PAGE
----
Fri04182014

News

City chips in $7,000 for SFMOMA installation

City chips in $7,000 for SFMOMA installation


Town Crier File Photo
The Los Altos City Council earmarked $7,000 for the purchase of Chris Johanson’s artwork.

The city of Los Altos will contribute $7,000 toward the purchase of a $28,000 art installation featured in the San Francisco Museum...

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Schools

LASD students celebrate service learning

LASD students celebrate service learning


Courtesy of Sandra McGonagle
We Day, held March 26 at Oracle Arena in Oakland, exhorts students in the Los Altos School District to effect positive change.

More than 150 Los Altos School District student leaders joined 16,000 Bay Area students to ce...

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Community

Film career launches with Cannes screening

Film career launches with Cannes screening


Courtesy of Zachary Ready
Los Altos native Zachary Ready, front left, and co-director Andrew Cathey, right, celebrate their Campus MovieFest awards.

After learning the art of filmmaking as a child in the front yard of his family’s Los Altos home...

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Sports

Sports on the Side

Pathways Run/Walk slated May 10 in Hills

The 13th annual Pathways Run/Walk is scheduled 9 a.m. May 10 at Westwind Community Barn, 27210 Altamont Road, Los Altos Hills. The course wends through Byrne Preserve and onto the Los Altos Hills Pathways sys...

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Comment

Now is the time to expand parking: Editorial

Just a few short years ago, vacancies dotted downtown Los Altos. Property owners had a hard time attracting businesses because there was a shortage of customers. That is no longer true. Now, the cry is: Where are my customers going to park?

The city...

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Special Sections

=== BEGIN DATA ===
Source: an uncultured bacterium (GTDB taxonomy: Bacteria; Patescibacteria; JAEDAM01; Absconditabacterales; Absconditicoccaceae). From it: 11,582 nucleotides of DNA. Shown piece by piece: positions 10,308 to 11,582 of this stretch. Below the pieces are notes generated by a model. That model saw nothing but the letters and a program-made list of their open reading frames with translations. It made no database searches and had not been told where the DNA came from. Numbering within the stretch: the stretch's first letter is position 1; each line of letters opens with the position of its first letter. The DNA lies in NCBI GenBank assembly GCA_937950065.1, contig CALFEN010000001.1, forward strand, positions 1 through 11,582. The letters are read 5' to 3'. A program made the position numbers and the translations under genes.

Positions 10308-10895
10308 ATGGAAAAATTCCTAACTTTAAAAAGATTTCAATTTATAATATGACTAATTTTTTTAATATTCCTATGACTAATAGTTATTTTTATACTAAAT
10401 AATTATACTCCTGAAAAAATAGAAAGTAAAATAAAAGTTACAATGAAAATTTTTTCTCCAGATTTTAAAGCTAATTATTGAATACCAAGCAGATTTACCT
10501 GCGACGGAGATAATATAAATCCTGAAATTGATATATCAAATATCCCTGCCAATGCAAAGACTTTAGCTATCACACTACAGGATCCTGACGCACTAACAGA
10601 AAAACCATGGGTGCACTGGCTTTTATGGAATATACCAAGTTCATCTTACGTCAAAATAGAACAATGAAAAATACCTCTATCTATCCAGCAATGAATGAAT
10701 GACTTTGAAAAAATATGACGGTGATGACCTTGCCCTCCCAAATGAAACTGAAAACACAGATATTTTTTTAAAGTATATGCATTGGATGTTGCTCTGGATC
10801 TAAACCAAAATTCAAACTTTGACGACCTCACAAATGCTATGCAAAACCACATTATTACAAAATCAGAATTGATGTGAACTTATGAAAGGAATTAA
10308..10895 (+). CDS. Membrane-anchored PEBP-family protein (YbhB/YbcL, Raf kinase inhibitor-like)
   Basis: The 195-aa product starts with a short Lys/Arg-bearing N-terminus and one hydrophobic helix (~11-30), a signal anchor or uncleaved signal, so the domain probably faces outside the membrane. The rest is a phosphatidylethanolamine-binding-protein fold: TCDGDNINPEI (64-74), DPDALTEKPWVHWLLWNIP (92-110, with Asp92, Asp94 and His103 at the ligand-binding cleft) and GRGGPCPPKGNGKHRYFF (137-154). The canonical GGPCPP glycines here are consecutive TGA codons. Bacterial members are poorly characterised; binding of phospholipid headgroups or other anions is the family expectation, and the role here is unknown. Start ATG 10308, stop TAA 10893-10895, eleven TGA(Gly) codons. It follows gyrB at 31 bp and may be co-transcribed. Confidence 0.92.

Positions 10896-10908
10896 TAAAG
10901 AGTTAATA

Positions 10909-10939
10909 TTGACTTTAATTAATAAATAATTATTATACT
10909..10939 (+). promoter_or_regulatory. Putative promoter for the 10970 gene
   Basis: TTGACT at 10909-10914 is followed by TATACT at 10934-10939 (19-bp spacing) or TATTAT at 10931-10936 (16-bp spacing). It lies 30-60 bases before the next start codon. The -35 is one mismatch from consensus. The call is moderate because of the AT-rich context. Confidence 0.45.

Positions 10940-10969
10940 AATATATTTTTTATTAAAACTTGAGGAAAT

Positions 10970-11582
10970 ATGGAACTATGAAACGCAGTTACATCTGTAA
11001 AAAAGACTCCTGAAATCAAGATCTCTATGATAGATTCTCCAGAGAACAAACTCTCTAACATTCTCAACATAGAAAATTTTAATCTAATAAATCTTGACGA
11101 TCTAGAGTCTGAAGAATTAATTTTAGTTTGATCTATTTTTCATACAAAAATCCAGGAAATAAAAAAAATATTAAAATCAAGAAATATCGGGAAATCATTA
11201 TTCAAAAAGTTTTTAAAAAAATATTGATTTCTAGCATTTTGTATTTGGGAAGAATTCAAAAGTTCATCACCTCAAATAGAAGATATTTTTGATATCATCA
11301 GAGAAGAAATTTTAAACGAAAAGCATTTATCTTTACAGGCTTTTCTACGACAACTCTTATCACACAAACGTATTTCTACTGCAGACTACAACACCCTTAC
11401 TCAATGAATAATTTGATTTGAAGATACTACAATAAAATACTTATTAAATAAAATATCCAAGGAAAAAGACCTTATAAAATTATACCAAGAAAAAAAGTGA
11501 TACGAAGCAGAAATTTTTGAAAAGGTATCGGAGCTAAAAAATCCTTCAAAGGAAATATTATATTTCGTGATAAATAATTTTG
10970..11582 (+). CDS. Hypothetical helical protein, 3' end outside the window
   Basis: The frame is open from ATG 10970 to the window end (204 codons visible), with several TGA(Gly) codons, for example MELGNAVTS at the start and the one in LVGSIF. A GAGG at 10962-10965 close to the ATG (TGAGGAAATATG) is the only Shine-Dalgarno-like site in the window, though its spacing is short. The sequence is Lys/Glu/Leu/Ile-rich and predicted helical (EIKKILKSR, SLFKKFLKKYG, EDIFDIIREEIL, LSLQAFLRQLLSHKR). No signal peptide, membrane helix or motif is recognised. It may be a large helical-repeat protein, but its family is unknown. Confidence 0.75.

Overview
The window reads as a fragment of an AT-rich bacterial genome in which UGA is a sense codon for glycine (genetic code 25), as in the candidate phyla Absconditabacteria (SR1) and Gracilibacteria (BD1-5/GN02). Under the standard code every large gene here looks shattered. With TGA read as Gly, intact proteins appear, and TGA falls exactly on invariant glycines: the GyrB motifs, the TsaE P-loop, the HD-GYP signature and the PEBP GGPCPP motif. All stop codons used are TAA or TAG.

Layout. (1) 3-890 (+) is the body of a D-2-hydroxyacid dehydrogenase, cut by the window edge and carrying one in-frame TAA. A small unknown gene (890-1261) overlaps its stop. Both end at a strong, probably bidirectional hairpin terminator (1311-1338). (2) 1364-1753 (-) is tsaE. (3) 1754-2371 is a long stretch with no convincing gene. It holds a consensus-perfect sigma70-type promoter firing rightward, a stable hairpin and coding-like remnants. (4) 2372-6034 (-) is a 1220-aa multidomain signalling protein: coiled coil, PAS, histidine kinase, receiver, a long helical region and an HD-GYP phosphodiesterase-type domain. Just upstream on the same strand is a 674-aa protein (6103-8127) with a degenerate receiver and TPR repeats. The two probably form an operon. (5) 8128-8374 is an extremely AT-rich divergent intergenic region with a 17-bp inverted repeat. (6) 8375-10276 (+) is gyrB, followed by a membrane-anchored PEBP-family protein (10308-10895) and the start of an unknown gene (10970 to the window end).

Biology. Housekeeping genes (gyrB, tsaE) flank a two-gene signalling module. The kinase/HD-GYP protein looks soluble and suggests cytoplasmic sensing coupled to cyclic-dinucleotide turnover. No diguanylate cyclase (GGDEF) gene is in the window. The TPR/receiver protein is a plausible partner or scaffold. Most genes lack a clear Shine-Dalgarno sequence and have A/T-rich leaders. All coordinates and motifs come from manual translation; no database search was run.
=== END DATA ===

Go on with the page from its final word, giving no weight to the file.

Epicurean's Mary Clark Bartlett: Serving sustainability

Epicurean's Mary Clark Bartlett: Serving sustainability


Courtesy of Michael McTighe
Mary Clark Bartlett is founder and CEO of Los Altos-based Epicurean Group.

Labels such as “healthy,” “organic” and “green” are rarely used to describe the meals served in most corporate cafes in Silicon Valley. But on...

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Business

Local realtor honored for volunteer efforts

Local realtor honored for volunteer efforts


Ellie Van Houtte/Town Crier
Coldwell Banker recently recognized realtor Kim Copher, right, for her philanthropic efforts. Copher and colleague Alan Russell, left, volunteer at Reach Potential Movement, where they collect books for its Bookshelf in ...

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Books

Local Author Spotlight

In an effort to support authors from Los Altos, Los Altos Hills and Mountain View, many self-published, Book Buzz periodically spotlights their books and offers information on where to purchase them. Local authors are encouraged to submit brief summa...

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People

Noteworthy

RotaCare honors local volunteer

RotaCare Bay Area honored Jim Cochran of the RotaCare Mountain View Free Medical Clinic with the Outstanding Clinic Volunteer Award April 10 for his commitment to RotaCare’s mission of providing free medical care to t...

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Travel

Sausalito: Explore the historical city with world-class views

Sausalito: Explore the historical city with world-class views


Eren Göknar/ Special to the Town Crier
Sausalito offers panoramic views of the San Francisco Bay. A number of companies schedule boat tours that sail past Angel Island and Alcatraz.

On a clear day, Sausalito offers spectacular views of the San Franc...

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Stepping Out

Western Ballet performs this weekend  at Smithwick Theatre in Los Altos Hills

Western Ballet performs this weekend at Smithwick Theatre in Los Altos Hills


Courtesy of Alexi Zubiria
Western Ballet’s “La Fille Mal Gardée” features Alison Share and Maykel Solas. The production runs Friday and Saturday at Foothill College